Ca sparks are the elementary units of Ca-induced Ca release (CICR) in striated muscle cells revealed as localized Ca release events from sarcoplasmic reticulum (SR) by confocal microscopy. While Ca sparks are well defined in cardiac muscle, there has been a general belief that these localized Ca release events are rare in intact adult mammalian skeletal muscle. As a result of the intrinsic difficulties in monitoring Ca spark activity in intact mammalian muscle, the cellular and molecular mechanisms underlying the regulation of CICR in muscle function and the adaptive changes of CICR in muscle aging and dystrophy remain largely unexplored. Recently, we discovered that stress generated by membrane deformation induces a robust Ca spark response spatially confined in close proximity to the sarcolemmal membrane in healthy young mammalian muscles. These induced Ca sparks are repeatable and reversible in young muscle fibers, but become transient and static in aged skeletal muscle. In dystrophic muscle with fragile membrane integrity, induced Ca sparks are irreversible and penetrate from the periphery to the fiber interior. Thus, uncontrolled Ca spark activity could potentially lead to partial depletion of the SR Ca store, triggering increased store- operated Ca entry (SOCE) and providing a dystrophic signal in mammalian skeletal muscle. We hypothesize that Ca sparks can be used as a measure of the plastic nature of CICR in muscle health, aging and dystrophy. Experiments proposed in this project shall focus on addressing the following fundamental questions regarding the physiological function of Ca sparks in skeletal muscle: First, what are the cellular factors that are responsible for the peripheral distribution and the plasticity of Ca sparks in young, healthy skeletal muscle? Second, is there dynamic bi-directional coupling between Ca sparks and SOCE, and does alteration of this coupling produce muscle dysfunction? Third, how do triad-junction resident proteins influence Ca spark function in health, aging and disease? As defects in control of CICR have been linked to numerous pathologic states, including heart failure and neurodegenerative conditions, we hope knowledge gained from our studies will not only help establish the physiological function of stress-induced Ca sparks in skeletal muscle fibers, they may also point to potential therapeutic targets in excitable cells where dysfunction of CICR has been observed.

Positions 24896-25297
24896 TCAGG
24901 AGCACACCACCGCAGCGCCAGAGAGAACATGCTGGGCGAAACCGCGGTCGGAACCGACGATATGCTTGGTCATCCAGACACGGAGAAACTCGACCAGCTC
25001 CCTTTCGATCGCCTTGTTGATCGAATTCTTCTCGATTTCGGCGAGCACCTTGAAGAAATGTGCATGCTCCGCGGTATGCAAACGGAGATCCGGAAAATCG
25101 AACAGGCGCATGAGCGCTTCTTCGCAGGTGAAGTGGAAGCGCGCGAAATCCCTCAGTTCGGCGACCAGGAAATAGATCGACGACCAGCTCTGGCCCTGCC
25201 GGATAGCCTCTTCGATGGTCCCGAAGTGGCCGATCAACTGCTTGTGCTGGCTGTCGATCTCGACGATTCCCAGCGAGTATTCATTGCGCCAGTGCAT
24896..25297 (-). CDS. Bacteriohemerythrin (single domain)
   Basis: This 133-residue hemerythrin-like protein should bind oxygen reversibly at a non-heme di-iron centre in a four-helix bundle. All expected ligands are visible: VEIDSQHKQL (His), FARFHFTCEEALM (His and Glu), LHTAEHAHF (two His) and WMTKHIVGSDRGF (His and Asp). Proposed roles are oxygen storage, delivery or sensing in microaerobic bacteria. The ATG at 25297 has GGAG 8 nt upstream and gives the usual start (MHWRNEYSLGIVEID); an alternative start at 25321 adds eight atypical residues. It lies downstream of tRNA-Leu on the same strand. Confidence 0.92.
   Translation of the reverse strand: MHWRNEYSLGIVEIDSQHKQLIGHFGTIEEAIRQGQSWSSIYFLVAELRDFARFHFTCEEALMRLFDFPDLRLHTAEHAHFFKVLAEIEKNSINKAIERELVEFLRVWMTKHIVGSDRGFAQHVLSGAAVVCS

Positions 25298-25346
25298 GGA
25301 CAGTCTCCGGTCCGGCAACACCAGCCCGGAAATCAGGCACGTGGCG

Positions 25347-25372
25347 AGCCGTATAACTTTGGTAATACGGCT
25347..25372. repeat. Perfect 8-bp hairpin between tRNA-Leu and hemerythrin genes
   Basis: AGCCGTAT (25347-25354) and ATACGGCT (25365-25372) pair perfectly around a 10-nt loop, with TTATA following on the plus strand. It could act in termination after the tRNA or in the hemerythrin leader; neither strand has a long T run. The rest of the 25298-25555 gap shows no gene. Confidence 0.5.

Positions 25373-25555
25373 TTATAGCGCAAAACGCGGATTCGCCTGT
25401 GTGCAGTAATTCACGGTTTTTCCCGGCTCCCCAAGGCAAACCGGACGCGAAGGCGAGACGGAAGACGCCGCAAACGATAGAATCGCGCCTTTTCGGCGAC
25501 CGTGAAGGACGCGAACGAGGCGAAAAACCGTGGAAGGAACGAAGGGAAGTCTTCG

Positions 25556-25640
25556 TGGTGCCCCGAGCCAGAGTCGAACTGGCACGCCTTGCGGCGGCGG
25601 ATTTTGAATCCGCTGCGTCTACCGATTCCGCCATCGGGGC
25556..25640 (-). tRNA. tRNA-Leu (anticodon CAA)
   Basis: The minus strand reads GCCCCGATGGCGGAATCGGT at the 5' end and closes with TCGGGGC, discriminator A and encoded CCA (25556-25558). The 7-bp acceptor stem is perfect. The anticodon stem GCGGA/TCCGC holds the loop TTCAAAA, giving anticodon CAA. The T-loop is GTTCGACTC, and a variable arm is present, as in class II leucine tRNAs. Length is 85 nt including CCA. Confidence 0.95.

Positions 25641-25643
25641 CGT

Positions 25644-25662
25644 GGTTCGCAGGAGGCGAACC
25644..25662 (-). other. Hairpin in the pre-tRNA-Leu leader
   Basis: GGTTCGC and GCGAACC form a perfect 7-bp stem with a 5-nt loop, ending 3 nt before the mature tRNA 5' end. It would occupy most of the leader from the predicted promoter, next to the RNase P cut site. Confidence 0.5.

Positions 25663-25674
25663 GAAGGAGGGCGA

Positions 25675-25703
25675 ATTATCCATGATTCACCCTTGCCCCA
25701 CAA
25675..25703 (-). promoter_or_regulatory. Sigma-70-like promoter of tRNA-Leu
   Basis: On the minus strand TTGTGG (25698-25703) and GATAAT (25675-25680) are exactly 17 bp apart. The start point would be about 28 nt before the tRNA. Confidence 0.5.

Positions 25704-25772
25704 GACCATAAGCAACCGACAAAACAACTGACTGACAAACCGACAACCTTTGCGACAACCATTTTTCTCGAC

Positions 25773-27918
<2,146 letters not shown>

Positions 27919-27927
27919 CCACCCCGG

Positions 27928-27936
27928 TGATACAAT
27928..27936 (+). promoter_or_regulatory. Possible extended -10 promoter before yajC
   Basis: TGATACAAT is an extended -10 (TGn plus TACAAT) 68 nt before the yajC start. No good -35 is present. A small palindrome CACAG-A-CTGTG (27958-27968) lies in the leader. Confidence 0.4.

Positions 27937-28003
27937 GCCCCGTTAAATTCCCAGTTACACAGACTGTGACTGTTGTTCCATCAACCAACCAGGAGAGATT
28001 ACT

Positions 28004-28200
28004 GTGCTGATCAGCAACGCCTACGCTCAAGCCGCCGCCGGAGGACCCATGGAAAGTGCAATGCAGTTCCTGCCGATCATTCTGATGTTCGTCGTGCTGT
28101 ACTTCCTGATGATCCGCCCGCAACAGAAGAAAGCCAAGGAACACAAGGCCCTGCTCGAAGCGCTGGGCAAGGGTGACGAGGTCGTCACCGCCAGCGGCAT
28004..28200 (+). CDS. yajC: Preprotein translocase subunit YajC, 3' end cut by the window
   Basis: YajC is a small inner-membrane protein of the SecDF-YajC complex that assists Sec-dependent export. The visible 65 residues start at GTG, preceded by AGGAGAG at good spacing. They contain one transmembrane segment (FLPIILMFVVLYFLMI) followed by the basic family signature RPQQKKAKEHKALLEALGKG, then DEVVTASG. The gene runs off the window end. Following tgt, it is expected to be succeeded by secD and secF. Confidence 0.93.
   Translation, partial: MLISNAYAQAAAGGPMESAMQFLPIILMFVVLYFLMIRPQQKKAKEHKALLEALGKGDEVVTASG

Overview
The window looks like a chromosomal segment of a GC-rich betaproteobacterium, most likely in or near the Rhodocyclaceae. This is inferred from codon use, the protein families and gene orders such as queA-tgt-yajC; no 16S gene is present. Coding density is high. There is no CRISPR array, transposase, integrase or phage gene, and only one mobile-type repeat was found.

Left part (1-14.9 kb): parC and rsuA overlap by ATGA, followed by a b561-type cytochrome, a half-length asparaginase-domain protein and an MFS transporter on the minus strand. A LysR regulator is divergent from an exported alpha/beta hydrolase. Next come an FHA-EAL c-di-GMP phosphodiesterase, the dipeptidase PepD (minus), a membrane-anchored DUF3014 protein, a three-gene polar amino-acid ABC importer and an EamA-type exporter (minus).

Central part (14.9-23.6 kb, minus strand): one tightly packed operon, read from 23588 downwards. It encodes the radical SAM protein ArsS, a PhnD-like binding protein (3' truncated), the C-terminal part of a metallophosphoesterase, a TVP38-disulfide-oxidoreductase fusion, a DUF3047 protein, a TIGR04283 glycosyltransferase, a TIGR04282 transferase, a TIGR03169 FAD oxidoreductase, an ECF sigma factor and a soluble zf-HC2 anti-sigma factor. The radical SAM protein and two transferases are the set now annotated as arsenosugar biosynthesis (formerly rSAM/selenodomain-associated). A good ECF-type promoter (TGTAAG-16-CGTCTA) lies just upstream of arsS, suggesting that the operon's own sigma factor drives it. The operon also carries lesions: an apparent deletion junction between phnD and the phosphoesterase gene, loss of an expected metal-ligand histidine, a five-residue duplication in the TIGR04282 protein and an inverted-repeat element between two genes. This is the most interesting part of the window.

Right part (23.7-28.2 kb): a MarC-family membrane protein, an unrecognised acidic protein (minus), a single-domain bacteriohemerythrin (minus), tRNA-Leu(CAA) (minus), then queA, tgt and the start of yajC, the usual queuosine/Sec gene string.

Decline in skeletal muscle function is a major contributor to decreased mobility and independence in the elderly, which leads to deterioration of quality of life. Identification of molecular makers of muscle aging and their contribution to aging-related muscle dysfunction has recently emerged as a major focus in biomedical research. This project originates from our discovery of MG29 as a key regulator of muscle function associated with aging. The studies proposed here focus on establishing the proof-of-principle data for targeting MG29 function in treatment of muscle aging.
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